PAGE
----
Anti-Magic Academy: The 35th Test Platoon is a great example of a show with an interesting premise executed poorly. The anime adapts Tōki Yanagimi’s light novel of the same name, in which the government has a dedicated force of trained witch-hunters to combat magic running amok. You can boil down the concept to magic vs. technology. That idea has a lot of potential to make a really unique and compelling story, especially when done in the medium of anime. Unfortunately, the creators seem to either have little confidence in the premise or just simply don’t know what to do with it.
It really bothered me how bad this show is at conveying information to the audience. There’s very little world-building done in the first three episodes. Viewers don’t necessarily need to know a lot of minutiae of a setting very early on in a series, but when Anti-Magic Academy keeps throwing around terms and concepts like “The Great War” and “Relic Eaters” as if they’re things we should already know, it gets frustrating. It’s good if a show can make viewers ask questions, but only when they ask out of curiosity, not necessity.
It feels like Anti-Magic Academy spends more time on generic slice-of-life antics than it does dealing with combatting magic. I wouldn’t mind as much if the segments with our main characters interacting with each other outside of their work were well done, but they aren’t. It’s not compelling, it’s not interesting, it doesn’t even do that great a job of developing the characters. It just feels like it’s trying to kill time.
One of the hallmarks of a show that doesn’t have much to offer is fanservice. Now I’m not one of those people who think that fanservice is bad in all circumstances. I’ve enjoyed all 12 episodes of Monster Musume, after all. What I don’t like is when it’s awkwardly shoehorned in as a bribe to keep viewers from leaving out of disinterest. For the most part, Anti-Magic Academy doesn’t even attempt to be original in its fanservice. I don’t know how many times I’ve seen a male main character accidentally grope a girl’s boobs or walk in on some girls fresh out of the shower, but this one added a couple ticks to that tally.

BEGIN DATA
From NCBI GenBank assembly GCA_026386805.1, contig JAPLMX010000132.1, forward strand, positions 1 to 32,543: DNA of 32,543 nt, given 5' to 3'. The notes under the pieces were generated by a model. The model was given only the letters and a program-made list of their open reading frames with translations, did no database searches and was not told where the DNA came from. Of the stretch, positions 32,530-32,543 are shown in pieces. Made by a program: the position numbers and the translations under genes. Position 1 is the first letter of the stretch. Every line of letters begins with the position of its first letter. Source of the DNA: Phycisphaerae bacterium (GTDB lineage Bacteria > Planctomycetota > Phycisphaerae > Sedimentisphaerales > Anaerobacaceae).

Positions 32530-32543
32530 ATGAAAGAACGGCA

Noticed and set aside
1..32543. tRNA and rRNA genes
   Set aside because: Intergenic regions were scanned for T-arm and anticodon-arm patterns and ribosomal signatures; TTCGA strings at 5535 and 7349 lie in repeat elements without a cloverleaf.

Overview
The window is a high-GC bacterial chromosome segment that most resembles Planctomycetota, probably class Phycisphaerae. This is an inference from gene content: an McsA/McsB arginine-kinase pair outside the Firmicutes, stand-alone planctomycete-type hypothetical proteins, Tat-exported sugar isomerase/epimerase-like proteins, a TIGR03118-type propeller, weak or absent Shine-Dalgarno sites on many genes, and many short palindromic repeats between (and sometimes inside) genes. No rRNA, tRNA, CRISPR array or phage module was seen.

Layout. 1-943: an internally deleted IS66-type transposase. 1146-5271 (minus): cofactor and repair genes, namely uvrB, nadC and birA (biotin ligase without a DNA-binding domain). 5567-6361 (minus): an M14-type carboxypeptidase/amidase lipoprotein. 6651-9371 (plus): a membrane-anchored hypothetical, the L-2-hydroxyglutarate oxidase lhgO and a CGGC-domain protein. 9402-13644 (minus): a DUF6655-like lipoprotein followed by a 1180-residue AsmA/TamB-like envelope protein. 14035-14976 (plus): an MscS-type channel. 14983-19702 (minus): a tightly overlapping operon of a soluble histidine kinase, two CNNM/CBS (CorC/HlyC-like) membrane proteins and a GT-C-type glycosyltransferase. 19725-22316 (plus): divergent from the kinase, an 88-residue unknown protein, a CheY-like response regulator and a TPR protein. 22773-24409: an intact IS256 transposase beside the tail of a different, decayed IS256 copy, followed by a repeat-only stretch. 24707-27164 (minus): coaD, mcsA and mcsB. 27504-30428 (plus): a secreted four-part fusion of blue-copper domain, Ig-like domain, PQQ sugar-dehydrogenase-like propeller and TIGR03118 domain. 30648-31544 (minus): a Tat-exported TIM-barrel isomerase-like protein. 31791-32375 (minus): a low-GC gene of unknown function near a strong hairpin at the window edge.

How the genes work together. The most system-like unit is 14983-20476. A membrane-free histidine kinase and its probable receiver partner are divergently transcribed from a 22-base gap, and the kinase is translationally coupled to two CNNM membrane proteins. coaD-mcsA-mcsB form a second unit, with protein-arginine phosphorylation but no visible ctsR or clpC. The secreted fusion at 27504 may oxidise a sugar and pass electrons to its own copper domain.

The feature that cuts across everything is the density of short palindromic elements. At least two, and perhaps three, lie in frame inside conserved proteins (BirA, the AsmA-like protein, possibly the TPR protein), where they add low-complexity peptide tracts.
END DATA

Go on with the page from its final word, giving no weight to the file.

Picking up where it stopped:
Considering the premise, I was at least expecting some good designs. But just like most of this show, what I saw was generic and forgettable. Nothing I looked at felt unique. From the scenery to the clothes to the characters, everything looked like it could belong to any number of different anime. Not even the mechs have any real identity to them.
I strongly suggest passing on this one. It has little interest in living up to the potential of its premise and is just going through the motions. Nothing I’ve seen indicates any significant improvement over the rest of the season. If the idea of teenagers fighting witches sounds at all interesting to you, some much better viewing choices would be Soul Eater and Madoka Magica, two shows that Anti-Magic Academy seems to have taken influence from. However, those examples excel at just about everything Anti-Magic Academy doesn’t.
Anti-Magic Academy: The 35th Test Platoon is currently streaming on Crunchyroll.
© 2015 Touki Yanagimi / PUBLISHED BY KADOKAWA / AntiMagic Academy 35th Partners